70 Fig. 7: Degree of modal detachment for selected expressions with future-time reference

71 Fig. 8: Σ for ‘Lidia is going to a concert tomorrow evening.’ (futurate progressive) 

72 Summary & Conclusions  Merger representations of Interactive Semantics can represent lexicon/grammar/pragmatics trade-offs in expressing meaning in discourse.  Compositionality is best understood as pragmatic compositionality, sought at the level of Σ s rather than WS.  Cross-linguistic differences in expressing time can be explained by a universal semantics of temporality in terms of the underlying concept of epistemic modality ACC Δ ├ Σ. 71

73 ‘Holistic guesswork’? ‘Is semantic interpretation a matter of holistic guesswork (like the interpretation of kicks under the table), rather than an algorithmic, grammar-driven process as formal semanticists have claimed?’ Recanati (2012: 148) 72

74 radical contextualism holistic (interactive semantics) compositional (pragmatic compositionality) ? algorithmic (merger representation)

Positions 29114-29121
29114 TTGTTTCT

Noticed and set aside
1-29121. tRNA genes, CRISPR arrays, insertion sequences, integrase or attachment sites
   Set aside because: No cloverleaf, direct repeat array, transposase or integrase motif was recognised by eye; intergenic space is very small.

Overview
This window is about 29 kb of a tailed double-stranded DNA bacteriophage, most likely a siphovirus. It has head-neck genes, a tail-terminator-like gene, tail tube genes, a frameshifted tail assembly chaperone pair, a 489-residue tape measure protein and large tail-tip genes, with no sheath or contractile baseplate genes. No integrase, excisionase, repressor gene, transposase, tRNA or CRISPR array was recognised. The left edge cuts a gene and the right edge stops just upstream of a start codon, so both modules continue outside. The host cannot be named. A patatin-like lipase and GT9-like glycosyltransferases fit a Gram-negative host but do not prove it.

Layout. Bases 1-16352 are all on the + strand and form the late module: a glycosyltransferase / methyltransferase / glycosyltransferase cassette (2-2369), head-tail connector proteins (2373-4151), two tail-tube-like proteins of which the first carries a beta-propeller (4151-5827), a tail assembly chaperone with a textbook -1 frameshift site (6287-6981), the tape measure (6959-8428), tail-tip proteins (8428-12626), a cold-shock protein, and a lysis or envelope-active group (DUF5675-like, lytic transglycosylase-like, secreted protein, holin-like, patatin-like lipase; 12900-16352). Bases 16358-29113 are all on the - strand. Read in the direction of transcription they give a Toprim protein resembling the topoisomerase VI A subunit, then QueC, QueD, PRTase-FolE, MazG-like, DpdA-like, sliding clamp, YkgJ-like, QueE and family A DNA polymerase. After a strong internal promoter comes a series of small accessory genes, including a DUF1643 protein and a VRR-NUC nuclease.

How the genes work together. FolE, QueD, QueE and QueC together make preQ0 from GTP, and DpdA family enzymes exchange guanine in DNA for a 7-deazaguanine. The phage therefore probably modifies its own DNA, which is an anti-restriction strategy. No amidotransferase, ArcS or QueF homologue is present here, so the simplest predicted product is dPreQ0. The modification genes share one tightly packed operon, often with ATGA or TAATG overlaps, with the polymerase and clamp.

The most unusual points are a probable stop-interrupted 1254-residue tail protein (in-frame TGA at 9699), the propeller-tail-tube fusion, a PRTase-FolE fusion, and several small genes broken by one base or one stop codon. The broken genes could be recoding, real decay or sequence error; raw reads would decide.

75 74

76 Select references Asher, N. and A. Lascarides Logics of Conversation. Cambridge: Cambridge University Press. Evans, N. and S. C. Levinson ‘The myth of language universals: Language diversity and its importance for cognitive science’. Behavioral and Brain Sciences Fodor, J. A LOT 2: The Language of Thought Revisited. Oxford: Clarendon Press. Givón, T Context as other Minds: The Pragmatics of Sociality, Cognition and Communication. Amsterdam: J. Benjamins. Grice, P Studies in the Way of Words. Cambridge, MA: Harvard University Press. (especially ‘Logic and conversation’, ‘Further notes on logic and conversation’, ‘Meaning’). Grice, P Aspects of Reason. Ed. by R. Warner. Oxford: Clarendon Press. Groenendijk, J. and M. Stokhof ‘Dynamic Predicate Logic’. Linguistics and Philosophy Horn, L. R ‘Implicature’. In: L. R. Horn and G. Ward (eds). The Handbook of Pragmatics. Oxford: Blackwell